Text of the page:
In this last post on the matter of “fake news” and its comparison to “fake theology” (Part 1, Part 2), I would like for us to consider what impact that “fake theology” ultimately has on a church. When Murray takes an interlude in one of his chapters about truth, he wrote that truth has a tendency to create trouble. The trouble the comes with biblical truth is that it demands something of every person—a demand to yield desires and their desired identity to what God is calling for. In fact, John captured the words of Jesus when he said, “everyone who is of the truth listens to my voice” (John 18:37). “Fake theology” will never make such a vigilant, sobering call because it CAN’T!!!! “Fake theology” is literally the opposite of what God has spoken and even demanded of this fallen world of mankind. The curse of sin is death and yet “fake theology” wouldn’t dare to tell anyone that even if they were to ask the question as to what the penalty of death really was. “Fake theology” leaves a lot of casualties and spiritual fatalities in its wake. What I have been keenly aware of is the fact that for the most part, the results of “fake theology” flies under the radar for several years before its effects are seen in the veering away from biblical truth and standards that have been forsaken. The Emerging Church (Part 2) seems so far removed from us at this point and some may not even remember the foothold it gained in a group of pastors not too much younger than I am more than a decade ago. I had some acquaintances who bought into it completely and their lives and ministries are either entirely shipwrecked or they have become enemies of the cross as Paul described them. But the real problem is the “fake theology” that the EC managed to weave into the church that has now become very dominant in the thoughts of far too many Millennials. The all-inclusiveness they were pushing in areas of doctrine, questioning the authority/inerrancy of Scripture, “lifestyle” differences, and social action has created so much chaos in the minds of people that biblical truth bounces off of their hardened hearts as they cry out for their particular social or political cause.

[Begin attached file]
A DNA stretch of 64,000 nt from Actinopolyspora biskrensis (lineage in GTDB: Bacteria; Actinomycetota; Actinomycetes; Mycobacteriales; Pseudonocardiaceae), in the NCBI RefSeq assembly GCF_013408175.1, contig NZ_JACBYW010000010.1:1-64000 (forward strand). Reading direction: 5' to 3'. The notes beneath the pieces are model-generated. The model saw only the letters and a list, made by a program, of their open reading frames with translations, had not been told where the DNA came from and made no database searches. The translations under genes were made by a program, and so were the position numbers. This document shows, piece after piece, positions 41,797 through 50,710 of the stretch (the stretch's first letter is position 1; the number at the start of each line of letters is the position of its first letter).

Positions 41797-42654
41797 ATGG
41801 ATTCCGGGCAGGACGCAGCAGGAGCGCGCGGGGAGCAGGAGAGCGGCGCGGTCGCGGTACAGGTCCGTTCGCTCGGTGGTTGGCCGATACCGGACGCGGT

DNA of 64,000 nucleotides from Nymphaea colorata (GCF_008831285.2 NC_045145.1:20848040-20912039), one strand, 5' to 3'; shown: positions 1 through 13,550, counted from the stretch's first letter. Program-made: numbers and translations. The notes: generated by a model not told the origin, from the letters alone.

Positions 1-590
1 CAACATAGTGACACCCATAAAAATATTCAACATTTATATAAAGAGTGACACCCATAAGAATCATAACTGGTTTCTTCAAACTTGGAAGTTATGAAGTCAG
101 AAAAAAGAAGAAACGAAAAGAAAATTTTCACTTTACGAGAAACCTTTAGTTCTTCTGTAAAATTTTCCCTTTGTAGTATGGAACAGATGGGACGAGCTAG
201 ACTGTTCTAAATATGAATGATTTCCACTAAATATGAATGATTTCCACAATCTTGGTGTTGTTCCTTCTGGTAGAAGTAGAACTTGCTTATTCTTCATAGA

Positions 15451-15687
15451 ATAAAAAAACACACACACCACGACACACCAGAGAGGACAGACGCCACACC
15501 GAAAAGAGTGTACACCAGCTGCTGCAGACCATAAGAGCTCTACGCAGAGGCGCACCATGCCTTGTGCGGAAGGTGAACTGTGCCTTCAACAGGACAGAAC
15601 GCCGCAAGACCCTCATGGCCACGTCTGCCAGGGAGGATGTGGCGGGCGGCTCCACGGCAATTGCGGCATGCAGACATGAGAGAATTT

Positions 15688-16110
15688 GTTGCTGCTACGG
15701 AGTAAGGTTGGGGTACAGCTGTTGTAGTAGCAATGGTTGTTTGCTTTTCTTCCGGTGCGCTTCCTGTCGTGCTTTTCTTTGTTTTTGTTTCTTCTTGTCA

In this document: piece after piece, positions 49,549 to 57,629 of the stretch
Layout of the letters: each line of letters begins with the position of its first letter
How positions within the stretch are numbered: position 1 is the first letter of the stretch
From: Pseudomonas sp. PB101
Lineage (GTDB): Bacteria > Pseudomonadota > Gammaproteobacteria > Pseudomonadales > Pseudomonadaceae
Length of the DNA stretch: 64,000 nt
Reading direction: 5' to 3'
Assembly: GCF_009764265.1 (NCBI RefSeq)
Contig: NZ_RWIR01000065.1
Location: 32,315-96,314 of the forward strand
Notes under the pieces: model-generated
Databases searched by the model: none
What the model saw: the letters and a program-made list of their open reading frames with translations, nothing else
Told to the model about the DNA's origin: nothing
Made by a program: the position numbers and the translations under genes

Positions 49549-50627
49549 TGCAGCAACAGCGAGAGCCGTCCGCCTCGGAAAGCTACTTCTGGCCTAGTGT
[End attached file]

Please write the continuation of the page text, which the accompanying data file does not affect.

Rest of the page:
I would briefly mention some simple ways for “fake theology” to be overcome in the local church. The first matter that has to be established is the clarity of the gospel message. No matter what segment of the world that people come from, they must be born again (John 3:3-5; Acts 2:38). This message will have to be repeated over and over again just as the apostles in the 1st century did. There aren’t any alternatives! Therefore, for those who are building kingdoms on the sand, I warn you there is a storm coming and you will not survive it without the right foundation. We have to get the gospel right and know that a sinner’s prayer is not sufficient, creeds and councils that arose after the 1st century aren’t sufficient, association with the church will not cut it, and moralism will not regenerate a sinner either. So, getting the gospel right is a great priority. For those who do have the gospel message right, you may be required to put up some blinders and ignore the folly that is passing for the “authentic” in some circles of the country. One of the disclaimers that is being said by some touting another gospel is that the “elders” taught this particular brand of theology. Friends, you have to get to the place that your theology is Word-driven and not some paternalistic philosophy that has a very weak hermeneutic of hopeful wishes about the final place of some dead historical figure who basically is saved by their own moralistic ventures.